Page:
London Travel Guides

London’s 600 square miles encompass more than 2,000 years of incredible history, from the Roman era to the days of William Shakespeare to its third time hosting the Olympics in 2012. The British capital’s incredible cultural diversity is represented by its more than 19 million annual visitors — only Bangkok has more — as well as nearly 9 million residents of many nationalities who speak more than 300 languages within the city.

Where to Stay

Hotels in London range from budget-friendly to top shelf, and can be found throughout the city’s diverse neighborhoods. London’s West End is where you’ll see the most four- and five-star hotels, as well as an abundance of art galleries, theaters and restaurants. North of the West End are the Bloomsbury and Fitzrovia neighborhoods, which are somewhat quieter and have lower-priced hotels. Covent Garden is perfect for foodies looking to stay within walking distance of the amazing food destinations of Chinatown and Soho, as well as tourist attractions like Parliament and the National Gallery. Those traveling with kids may want to check out family-friendly accommodations in South Kensington and Marylebone, which are close to museums, Hyde Park and the London Zoo.

Airports

London boasts the busiest international airport system in the world, with an incredible six airports: London City, Heathrow, Gatwick, Luton, Stansted and Southend. London City is closest to central London, but is a much smaller airport, mainly used by business travelers. Heathrow is London’s largest airport, and has more passenger traffic than any other airport in Europe. It’s about 14 miles west of central London, and has six runways, shops, restaurants and live entertainment.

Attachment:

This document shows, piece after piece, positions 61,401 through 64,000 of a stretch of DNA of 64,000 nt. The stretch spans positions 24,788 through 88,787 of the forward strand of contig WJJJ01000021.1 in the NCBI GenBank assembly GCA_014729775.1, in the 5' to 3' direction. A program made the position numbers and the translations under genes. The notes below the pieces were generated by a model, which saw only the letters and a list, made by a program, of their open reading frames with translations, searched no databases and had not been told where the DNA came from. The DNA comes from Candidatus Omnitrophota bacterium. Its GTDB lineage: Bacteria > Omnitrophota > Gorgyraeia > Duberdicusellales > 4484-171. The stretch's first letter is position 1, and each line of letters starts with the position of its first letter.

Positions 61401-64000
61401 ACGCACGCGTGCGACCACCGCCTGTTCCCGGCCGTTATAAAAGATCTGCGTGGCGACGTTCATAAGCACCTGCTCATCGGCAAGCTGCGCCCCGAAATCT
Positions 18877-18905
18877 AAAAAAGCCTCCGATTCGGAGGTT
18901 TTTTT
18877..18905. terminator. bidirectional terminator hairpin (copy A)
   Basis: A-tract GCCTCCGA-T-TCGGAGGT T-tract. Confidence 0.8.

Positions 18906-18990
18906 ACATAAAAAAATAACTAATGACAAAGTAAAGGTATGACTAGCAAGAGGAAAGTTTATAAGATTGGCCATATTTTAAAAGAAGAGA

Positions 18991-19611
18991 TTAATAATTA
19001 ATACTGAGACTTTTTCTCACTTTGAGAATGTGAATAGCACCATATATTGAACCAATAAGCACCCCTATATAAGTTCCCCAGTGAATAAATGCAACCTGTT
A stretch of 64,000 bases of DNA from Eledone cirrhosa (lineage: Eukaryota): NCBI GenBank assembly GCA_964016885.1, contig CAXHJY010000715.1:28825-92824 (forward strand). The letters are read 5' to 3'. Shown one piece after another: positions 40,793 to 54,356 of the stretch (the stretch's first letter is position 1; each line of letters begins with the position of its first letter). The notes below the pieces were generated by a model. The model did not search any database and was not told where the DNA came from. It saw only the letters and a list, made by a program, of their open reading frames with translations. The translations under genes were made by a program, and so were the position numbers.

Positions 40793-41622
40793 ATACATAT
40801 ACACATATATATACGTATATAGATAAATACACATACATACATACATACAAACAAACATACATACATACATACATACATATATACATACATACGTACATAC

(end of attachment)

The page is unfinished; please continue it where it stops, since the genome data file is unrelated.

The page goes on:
Top Things to Do

There’s so much to do, see and experience in London that it will be difficult to narrow down your choices! Among the city’s most popular and iconic free attractions are Big Ben, Trafalgar Square, Piccadilly Circus and the changing of the guard at Buckingham Palace. There’s no shortage of museums, gardens and zoos, with the Science Museum, Guildhall Art Gallery and Roman Amphitheatre, Shakespeare’s Globe Theatre, Holland Park, the British Museum, the London Zoo and so much more. For nightlife, there are restaurant tours, pub crawls and plenty of evening entertainment. If you’re traveling with kids — or adults — who love Harry Potter, everyone will get a kick out of visiting Platform 9 3/4 at King’s Cross Station.

Weather/Seasonal Information

You’ll need to pack warm clothes when you visit London because its balmy weather averages in the mid-60s to low 70s from May to September, and is considerably colder in winter and early spring. Although it’s occasionally a bit warmer in the summer months, be sure to bring your galoshes and umbrella because London averages more than 100 rainy days annually, with December as its wettest month.

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